I know some of you’ve heard me mention poutine before so if this sounds like it’s a bit redundant, glance at the pictures and move on. For those who have Deep South roots but have been uprooted, and talk of Southern Soul Food is a painful topic, I apologize in advance for the emotional pain this part of the post may bring on.

“Quebecian” comfort food is poutine. Here in the south we know a lot about comfort food. We have fried chicken, rice with okra and ‘maters, many different kinds of peas and beans including but not limited to: black-eyed peas, field peas with snap beans, lima beans, and they are all cooked to oblivion and served over rice, we have biscuits, and macaroni pie, which is not quite the same as mac and cheese. Macaroni pie has eggs, milk and sharp cheddar cheese. And everything is cooked in butter, if you believe Paula Deen. Oh, and we have sweet tea. How could I have forgotten sweet tea? Or peach cobbler? Or key lime pie?

So, anyway, this is supposed to be about Canadian comfort food, not southern. Just wanted to whet your appetite a little. Poutine (pronounced pooh-teen or pooh-tin) comes from Quebec, according to wikipedia. And the version I’m familiar with is fries, topped with cheddar cheese curds and gravy. To me, the gravy is what made the difference. When I was in Alberta with Christy in November, I got some at Swiss Chalet and then later at A&W. Gotta say A&W’s just hit the spot. Of course, it may have been because we had just finished a long day of wedding photography and were hungry.

I’ve attempted to make it before but this past winter I tried it again and it was as close to A&W’s as I could imagine. We had just been to Holmes County so I bought some cheese curds. I LOVE cheese curds and it’s good that I don’t live close to where they live. You could make poutine with a mild flavored white cheese, such as farmers or Monterey jack, but for me it’s best to assume curds are the ONLY option, so as to not get tempted to make it often.

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I don’t have an exact recipe to share with you, but here’s kinda how it’s made, give or take a few cups, teaspoons or pinches.

I found some frozen fries that were in dire need of being eaten, and stuck them in the oven to bake them. If you enjoy making homemade french fries, by all means, fry ‘em up.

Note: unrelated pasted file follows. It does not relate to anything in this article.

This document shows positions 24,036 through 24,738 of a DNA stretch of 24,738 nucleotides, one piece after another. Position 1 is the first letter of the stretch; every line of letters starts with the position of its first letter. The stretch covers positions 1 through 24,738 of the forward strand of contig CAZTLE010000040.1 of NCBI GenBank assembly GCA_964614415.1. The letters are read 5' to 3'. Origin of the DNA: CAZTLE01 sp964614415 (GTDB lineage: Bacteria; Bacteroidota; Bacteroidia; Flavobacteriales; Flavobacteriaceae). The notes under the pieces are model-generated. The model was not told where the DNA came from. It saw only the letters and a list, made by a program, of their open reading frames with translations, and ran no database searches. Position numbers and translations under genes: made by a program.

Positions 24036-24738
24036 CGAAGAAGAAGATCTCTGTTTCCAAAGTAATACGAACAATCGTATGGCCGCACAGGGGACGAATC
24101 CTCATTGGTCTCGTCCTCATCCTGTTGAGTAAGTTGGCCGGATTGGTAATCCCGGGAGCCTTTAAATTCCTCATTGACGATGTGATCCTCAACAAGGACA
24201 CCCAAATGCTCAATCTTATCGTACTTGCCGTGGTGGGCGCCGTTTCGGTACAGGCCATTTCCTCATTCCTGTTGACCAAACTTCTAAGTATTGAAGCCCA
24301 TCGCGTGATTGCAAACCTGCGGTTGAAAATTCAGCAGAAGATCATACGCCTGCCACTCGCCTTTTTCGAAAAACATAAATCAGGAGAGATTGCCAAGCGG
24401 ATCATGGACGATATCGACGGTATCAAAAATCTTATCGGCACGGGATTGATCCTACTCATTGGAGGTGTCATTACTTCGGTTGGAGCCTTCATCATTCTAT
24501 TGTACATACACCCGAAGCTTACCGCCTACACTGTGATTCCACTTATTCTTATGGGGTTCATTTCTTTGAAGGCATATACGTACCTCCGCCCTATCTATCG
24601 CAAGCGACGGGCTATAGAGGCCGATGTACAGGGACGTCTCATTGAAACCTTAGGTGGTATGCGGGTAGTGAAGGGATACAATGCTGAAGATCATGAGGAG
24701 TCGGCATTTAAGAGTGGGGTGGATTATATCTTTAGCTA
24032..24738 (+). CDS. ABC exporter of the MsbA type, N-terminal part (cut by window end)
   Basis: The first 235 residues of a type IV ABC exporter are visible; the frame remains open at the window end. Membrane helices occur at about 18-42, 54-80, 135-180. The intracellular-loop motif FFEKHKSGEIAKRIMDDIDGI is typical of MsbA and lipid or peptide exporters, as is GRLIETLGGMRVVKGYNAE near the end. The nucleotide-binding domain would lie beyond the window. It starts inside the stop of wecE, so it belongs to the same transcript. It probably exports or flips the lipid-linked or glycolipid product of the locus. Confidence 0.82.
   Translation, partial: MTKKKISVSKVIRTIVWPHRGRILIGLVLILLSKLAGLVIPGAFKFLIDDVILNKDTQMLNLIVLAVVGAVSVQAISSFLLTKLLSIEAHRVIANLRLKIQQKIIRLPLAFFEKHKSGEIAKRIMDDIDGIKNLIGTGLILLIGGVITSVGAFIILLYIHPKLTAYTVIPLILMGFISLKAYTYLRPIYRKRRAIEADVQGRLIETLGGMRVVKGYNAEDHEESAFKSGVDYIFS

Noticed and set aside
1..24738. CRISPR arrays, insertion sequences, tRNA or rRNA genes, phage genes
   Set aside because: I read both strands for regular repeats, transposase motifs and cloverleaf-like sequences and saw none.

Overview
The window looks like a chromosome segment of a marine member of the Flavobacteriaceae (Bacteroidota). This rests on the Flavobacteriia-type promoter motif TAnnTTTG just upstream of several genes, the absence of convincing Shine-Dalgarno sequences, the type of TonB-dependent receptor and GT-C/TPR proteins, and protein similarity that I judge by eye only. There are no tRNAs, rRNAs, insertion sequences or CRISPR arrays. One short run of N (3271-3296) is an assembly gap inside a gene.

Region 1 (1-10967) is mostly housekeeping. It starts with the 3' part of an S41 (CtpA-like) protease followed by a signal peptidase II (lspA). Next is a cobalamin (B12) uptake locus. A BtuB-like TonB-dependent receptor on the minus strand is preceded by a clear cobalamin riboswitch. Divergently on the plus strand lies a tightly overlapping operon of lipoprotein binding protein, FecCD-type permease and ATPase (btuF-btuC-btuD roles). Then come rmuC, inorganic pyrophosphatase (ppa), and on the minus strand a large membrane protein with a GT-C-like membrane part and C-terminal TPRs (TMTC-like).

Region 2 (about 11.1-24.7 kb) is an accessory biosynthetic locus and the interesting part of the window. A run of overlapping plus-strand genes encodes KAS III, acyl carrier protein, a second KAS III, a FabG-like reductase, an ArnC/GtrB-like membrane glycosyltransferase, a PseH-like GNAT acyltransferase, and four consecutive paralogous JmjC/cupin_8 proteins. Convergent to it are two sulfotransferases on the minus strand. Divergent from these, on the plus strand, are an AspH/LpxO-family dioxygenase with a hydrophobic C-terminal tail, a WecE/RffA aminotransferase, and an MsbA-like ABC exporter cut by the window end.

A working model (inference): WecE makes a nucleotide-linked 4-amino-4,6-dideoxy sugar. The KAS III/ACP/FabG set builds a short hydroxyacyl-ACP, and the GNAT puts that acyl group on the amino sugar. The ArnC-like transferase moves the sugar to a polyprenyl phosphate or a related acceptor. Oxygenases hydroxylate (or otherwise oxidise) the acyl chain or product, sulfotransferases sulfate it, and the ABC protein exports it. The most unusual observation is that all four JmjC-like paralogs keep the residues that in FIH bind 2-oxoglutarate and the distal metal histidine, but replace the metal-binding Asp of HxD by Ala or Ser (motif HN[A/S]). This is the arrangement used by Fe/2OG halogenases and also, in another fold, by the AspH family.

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Make a roux by throwing some flour and oil (veggie, canola, olive or other) in a frying pan.

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Over medium heat, keep it stirred until it turns a golden brown.

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Slowly pour in beef broth, stirring as you go. Let it simmer until it thickens into a nice gravy. I think the ratio I used was 1 cup of broth to 1 T. each of oil and flour. Salt to taste.

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Place your fries in your serving bowl, place the curds over top of the fries and pour on the hot gravy. You want the cheese to get melted enough to be stringy.

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Goodness that’s alot of cheese! You really don’t have to use that much. Let’s just say I was trying to o.d. on calcium.

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Sprinkle some black pepper over top and dig in. These pictures are about 4 months old and I’ll just have to look at them for a while. There are no curds in my near future. Sad. My cousin Twila who lives in Wisconsin dairy country told me that the A&Ws there sell fried cheese curds. Oh my!

What comfort foods do you like?

Meanwhile, Back on the Globe ….

So last week and the first part of this had quite the wide spectrum of news reports: terrible tornadoes in the south, a Royal Wedding and the death of a long-sought-after terrorist.

Seeing the photos of the tornado aftermath is nearly unbelievable. The loss of homes pales as the loss of life is calculated. But what are that many people doing for lodging since their homes are destroyed? How are the survivors handling the trauma of what they’ve been through?